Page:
Most people with IBS complain of abdominal pain and significant bloating, especially after eating certain foods.  Foods that commonly cause issues are wheat/gluten found in breads and pastas, and the lactose found in milk products. Stress can also be a significant factor in having symptoms.  

Diagnosis can be made by your physician based on your symptoms.  Tests may be done to see if you react to gluten or lactose. They may also need to rule out other conditions by doing a colonoscopy. Once diagnosed, there are medications that can help to slow down or speed up bowel movements as needed.  

There are also a lot of lifestyle changes that can help.  The gut and bowel are greatly affected by stress.   Common causes may be major (divorce, job loss, death in the family) or more minor (late for work, finances, daily hassles).  The gut-brain connection causes changes in the hormones that impact IBS symptoms. Relaxation techniques such as diaphragmatic breathing can do a lot to help calm the nervous system and gut.  There are also special manual therapy and massage techniques that can help calm the belly. 


Reactions to food can be helped by medication and by avoiding those foods that cause issues.  See this article for ways to help determine if certain foods are a part of your problem. There are also some herbal helpers such as peppermint tea that can help soothe an upset belly. 


Physical therapy and exercise can also help IBS symptoms as researchers from Sweden have found in a study published in the American Journal of Gastroenterology. In the study, participants with IBS increased their activity to three to five times a weeks for sessions of 20 to 30 minutes each of moderate to vigorous activity. This included simple activities such as walking or bike riding.  In three months they reported an average 51 point decrease in symptom relief including abdominal pain and overall quality of life.  They had improvement in constipation, cramping, bloating and diarrhea.  Another benefit was that only 8 % of the exercise group had any worsening of symptoms compared to nearly 25% of the group that did not exercise during this time period.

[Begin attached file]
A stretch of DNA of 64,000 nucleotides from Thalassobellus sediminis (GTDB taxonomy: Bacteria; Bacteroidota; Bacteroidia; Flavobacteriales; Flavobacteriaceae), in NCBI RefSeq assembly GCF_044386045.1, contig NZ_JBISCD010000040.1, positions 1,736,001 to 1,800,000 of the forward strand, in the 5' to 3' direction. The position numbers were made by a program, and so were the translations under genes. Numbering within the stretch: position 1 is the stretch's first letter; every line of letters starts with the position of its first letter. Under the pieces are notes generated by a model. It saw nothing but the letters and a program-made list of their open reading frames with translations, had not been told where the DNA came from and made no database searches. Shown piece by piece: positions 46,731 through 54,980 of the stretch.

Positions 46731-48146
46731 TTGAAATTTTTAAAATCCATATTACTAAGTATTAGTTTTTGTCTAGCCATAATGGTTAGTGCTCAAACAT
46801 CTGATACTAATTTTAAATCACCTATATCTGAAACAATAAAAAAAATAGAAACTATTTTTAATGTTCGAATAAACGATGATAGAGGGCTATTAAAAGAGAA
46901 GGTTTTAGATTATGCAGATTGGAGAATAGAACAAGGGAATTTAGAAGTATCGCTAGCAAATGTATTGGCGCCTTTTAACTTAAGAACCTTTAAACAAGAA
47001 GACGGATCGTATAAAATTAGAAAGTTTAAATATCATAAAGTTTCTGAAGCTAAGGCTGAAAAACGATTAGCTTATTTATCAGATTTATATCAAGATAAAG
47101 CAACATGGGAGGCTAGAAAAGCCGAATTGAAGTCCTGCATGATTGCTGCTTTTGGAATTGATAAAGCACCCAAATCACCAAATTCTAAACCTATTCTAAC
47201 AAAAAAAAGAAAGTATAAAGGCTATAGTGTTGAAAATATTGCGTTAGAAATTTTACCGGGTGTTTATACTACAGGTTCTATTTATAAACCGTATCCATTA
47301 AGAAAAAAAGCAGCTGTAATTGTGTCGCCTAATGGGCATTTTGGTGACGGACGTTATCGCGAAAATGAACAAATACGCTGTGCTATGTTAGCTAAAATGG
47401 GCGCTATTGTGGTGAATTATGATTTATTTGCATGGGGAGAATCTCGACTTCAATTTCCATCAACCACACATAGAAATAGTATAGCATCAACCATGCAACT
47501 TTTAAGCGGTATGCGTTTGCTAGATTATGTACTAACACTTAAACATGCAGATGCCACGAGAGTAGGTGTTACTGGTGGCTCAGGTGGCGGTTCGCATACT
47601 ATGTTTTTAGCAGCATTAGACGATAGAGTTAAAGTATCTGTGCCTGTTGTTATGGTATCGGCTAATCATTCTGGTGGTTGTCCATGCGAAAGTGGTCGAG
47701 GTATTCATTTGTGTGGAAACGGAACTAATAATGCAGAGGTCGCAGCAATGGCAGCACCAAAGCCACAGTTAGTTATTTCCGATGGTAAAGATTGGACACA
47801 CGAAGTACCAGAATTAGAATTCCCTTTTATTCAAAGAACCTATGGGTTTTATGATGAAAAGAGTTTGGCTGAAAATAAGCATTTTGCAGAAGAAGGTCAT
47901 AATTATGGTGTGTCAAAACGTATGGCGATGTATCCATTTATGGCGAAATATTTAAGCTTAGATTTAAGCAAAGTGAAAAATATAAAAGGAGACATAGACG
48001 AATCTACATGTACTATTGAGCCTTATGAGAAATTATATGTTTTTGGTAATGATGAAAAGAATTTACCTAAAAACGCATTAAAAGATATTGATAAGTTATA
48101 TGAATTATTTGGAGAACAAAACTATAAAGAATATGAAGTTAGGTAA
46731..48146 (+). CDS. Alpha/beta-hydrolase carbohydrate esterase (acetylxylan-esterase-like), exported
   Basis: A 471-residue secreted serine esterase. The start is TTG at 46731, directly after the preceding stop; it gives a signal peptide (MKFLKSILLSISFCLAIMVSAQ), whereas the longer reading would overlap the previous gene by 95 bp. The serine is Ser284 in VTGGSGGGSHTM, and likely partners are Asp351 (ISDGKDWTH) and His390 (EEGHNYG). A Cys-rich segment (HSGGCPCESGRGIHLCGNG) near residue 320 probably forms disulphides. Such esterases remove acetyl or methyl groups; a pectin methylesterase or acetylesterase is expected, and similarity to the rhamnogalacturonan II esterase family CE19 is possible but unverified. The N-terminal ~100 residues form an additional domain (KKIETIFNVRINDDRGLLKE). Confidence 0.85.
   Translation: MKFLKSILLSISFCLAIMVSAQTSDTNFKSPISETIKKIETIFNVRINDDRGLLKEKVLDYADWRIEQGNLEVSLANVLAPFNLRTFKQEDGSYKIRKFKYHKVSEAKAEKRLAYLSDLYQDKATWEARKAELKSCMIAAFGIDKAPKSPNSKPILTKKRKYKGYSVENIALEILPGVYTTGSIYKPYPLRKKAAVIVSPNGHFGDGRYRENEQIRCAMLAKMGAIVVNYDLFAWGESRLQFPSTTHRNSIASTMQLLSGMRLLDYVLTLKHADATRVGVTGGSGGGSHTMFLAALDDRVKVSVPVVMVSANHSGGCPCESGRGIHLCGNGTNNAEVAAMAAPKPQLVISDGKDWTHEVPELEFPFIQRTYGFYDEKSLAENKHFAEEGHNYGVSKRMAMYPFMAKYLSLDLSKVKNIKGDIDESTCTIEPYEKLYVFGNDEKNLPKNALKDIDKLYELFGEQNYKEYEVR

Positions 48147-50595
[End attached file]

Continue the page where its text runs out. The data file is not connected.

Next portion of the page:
Physical Therapy can help ease IBS by working with the patient to teach relaxation and breathing techniques, stress management techniques, appropriate exercise, work with pelvic floor issues, and abdominal massage to calm the gut and nervous system. 


~SIMPLE STEP: Stress Relieving App: Relax Melodies

By Abby Newman SPT

As a graduate student I spend much...ok most...ok,ok ALL of my time studying and stressing. I'm certain I'm not the only overstressed, under-rested person alive. Between working, running errands, cooking dinner, packing lunches and playing chauffeur; taking time for yourself to eat right and exercise is limited. Stress can do some nasty things to your body. Stress can cause headaches, muscle tension, chest pain, increase blood pressure, fatigue, upset stomach, sleep problems, anxiety, sadness and eating disorders just to name a few. After 7 years of college studies my body and mind are toast! So in this last year I, along with my mother’s encouragement, set out to find something to help me stay focused, lower stress and feel mentally relaxed.

A lot of my classmates have always listened to music on their iPod or computer while studying. Not for me...I tried it, failed miserably. I found myself singing out loud in the library while getting nasty stares from the students next to me. That was the opposite of focused, maybe relaxed but definitely not focused. I remember being a young child and sitting on the counter while my mom cooked. I would fall asleep to the sound of boiling water. That’s when it hit me. I instantly "Youtubed" runnning water. I found a 10 minute track of "sounds of the amazon". I put my headphones in and boom! I got more work done and felt focused like never before. I was hooked on relaxing tunes!

I began to wonder, what good juju was in such tunes that made me relaxed and able study? Combining some of my studies about deep breathing with the relaxing tunes really seemed to lower my stress level. So I searched for a better source, something that would play relaxing sounds longer than 10 minutes and wouldn’t freeze while my browser was loading.

I downloaded the Relaxing Melodies App for my iPod. First and most important (at least for a college student), it's 100% FREE! It has 46 different sounds including: river water, flutes, birds, ocean and thunderstorm just to name a few. It has a lot of really great features. You can click on as many sounds as you want and it mixes them all together to personalize your own relaxing melody. It has an alarm function so you can set it as your morning alarm or to wake you up if you’re going down for a quick power nap. You can also set up a playlist, choose from one of their pre-made combinations or set it to random shuffle. Also, there is an option to watch a peaceful scene while listening. Overall this App is very easy to use, allows for personalization and endless combinations of melodies which can be used along with deep breathing techniques, Yoga or Tai Chi to relax your body and mind!  Check it out in the itunes app store for the Ipod/Ipad.  or the android version here.